Butterflies of Indiana: A Field Guide

Butterflies of Indiana: A Field Guide

by Jeffrey E. Belth

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Product Details

ISBN-13: 9780253009555
Publisher: Indiana University Press
Publication date: 01/07/2013
Series: Indiana Natural Science Series
Pages: 344
Sales rank: 532,118
Product dimensions: 4.50(w) x 7.50(h) x 0.60(d)

About the Author

Jeffrey E. Belth, a lifelong lover of butterflies and entomology, has been photographing butterflies in Indiana for 25 years.

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Butterflies of Indiana

A Field Guide


By Jeffrey E. Belth

Indiana University Press

Copyright © 2013 Jeffrey E. Belth
All rights reserved.
ISBN: 978-0-253-00963-0



CHAPTER 1

The Plates


Swallowtails
Whites and Sulphurs
Gossamer-wings and Metalmarks
Brushfoots
Spread-wing Skippers
Grass Skippers
Moths
Immature Stages
Larval Hosts and Nectar Sources


Swallowtails

Eastern Tiger Swallowtail (Papilio glaucus glaucus)

Identification:

1 Male yellow with black stripes

2 Female similar, but more extensive blue on hindwing

3 Forewing with row of yellow spots

4 Underside pale yellow with dark stripes (sexes similar)

Habitat: Woodlands, fields, yards, gardens

Larval hosts: Tulip Poplar (Liriodendron tulipifera) [159], Black Cherry (Prunus serotina) [163], and many other trees

Notes: Common. Females occur in two color forms. Yellow form "turnus" is more common in northern Indiana than dark form"glaucus" [7,9].


Appalachian Tiger Swallowtail (Papilio appalachiensis)

Identification:

1 Males striped similar to Eastern Tiger Swallowtail, but wings much larger

2 Females similar but with more blue (but less blue than female Eastern Tiger)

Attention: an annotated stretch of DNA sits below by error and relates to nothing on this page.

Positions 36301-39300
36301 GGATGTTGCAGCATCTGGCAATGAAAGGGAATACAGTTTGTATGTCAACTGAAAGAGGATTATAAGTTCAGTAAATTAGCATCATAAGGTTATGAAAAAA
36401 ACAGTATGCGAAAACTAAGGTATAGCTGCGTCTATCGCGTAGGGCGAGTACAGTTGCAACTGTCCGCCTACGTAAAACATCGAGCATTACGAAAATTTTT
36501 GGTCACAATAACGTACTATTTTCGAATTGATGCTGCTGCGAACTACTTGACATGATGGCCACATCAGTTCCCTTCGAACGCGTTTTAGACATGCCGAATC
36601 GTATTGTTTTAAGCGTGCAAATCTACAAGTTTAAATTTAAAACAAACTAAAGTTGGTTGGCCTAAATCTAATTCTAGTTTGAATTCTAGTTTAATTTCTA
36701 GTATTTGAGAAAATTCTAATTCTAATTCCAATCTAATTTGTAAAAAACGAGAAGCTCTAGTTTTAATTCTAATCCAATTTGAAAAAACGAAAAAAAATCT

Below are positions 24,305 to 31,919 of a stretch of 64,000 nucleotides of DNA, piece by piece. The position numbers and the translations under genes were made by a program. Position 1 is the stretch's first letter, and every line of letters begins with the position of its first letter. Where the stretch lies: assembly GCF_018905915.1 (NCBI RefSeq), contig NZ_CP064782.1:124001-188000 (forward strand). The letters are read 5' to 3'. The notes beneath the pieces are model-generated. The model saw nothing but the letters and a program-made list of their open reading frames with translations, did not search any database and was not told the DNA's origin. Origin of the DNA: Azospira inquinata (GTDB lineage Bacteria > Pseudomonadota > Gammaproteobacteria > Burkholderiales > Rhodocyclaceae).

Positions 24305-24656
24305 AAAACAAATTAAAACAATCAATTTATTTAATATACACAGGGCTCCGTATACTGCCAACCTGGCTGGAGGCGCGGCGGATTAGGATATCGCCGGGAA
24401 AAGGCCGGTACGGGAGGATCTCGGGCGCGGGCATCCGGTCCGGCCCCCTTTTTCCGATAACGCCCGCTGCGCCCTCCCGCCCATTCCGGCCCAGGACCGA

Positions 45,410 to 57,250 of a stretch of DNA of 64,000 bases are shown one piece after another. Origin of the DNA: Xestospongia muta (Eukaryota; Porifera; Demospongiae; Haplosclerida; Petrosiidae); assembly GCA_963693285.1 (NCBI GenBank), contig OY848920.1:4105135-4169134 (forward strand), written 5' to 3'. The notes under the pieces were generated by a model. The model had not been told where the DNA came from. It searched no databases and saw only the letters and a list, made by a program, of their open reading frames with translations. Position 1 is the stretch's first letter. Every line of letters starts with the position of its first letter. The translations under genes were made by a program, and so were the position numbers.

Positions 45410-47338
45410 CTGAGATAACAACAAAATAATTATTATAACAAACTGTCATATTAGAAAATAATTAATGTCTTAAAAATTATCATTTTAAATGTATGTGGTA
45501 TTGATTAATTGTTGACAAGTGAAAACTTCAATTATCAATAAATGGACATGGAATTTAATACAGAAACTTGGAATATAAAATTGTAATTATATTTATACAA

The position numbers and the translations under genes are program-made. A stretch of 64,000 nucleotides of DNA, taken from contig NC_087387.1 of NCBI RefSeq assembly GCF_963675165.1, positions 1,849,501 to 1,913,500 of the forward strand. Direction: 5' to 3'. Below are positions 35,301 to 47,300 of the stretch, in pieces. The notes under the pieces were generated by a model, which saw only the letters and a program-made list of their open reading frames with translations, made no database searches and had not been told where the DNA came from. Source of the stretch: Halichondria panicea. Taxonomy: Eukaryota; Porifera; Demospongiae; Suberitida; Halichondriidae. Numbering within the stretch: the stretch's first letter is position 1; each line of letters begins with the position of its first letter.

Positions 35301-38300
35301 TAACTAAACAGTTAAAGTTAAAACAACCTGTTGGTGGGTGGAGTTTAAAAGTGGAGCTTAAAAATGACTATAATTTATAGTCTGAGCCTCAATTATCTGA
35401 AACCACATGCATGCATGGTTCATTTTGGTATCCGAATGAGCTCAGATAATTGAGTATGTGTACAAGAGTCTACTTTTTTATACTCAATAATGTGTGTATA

3 Hindwing longer and more angular than Eastern Tiger Swallowtail

4 Forewing underside yellow spots merge to form a continuous band

5 Hindwing spots rectangular, less crescent-shaped than Eastern Tiger Swallowtail

6 Hindwing scallops angular, less curved than Eastern Tiger Swallowtail

Habitat: Woodlands and woodland openings

Larval hosts: Black Cherry (Prunus serotina) [163], and possibly other trees

Notes: A recently described species from the southern Appalachians (Pavulaan and Wright 2002, 2004) that may occur in southern Indiana. Eastern Tigers have several flights per year, including one in spring, from April to early May. Appalachian Tigers have only one, emerging in mid to late May as the first flight of Eastern Tigers disappears. Although the heart of the Appalachian Tigers' range is in the Appalachians, recent sightings suggest its range may be similar to Dusky Azure [25], an Appalachian species which occurs in Indiana. I have seen swallowtails with some of the above traits in Perry County, but whether a population of Appalachian Tigers exists there or if they are variants of Eastern Tiger needs further study. Emergence times and pattern variations within a swallowtail population must be known before identifying Appalachian Tigers. As with Eastern Tiger, there is a dark form female [7,9].


Zebra Swallowtail (Eurytides marcellus)

Identification:

1White with black stripes

2 Hindwing with red spots (size of spots varies by season)

3 Tails long (length of tail and amount of white on tail varies by season)

Habitat: Woodlands, woodland edges

Larval hosts: Pawpaw (Asimina triloba) [159]

Notes: Adults appear in three successive flights, marked by slight differences in size and pattern. The first, form "marcellus," with comparatively short tails and large red spots on the upperside hindwing, are some of the first butterflies to appear in spring, usually in early to mid-April. The second, form "telamonides," fly in May and have longer tails and less red. Form "lecontei," flying in June through August, have even longer tails and little, if any, red.


Black Swallowtail (Papilio polyxenes asterius)

Identification, upperside: (underside, see page 9)

1 Black, with two rows of yellow spots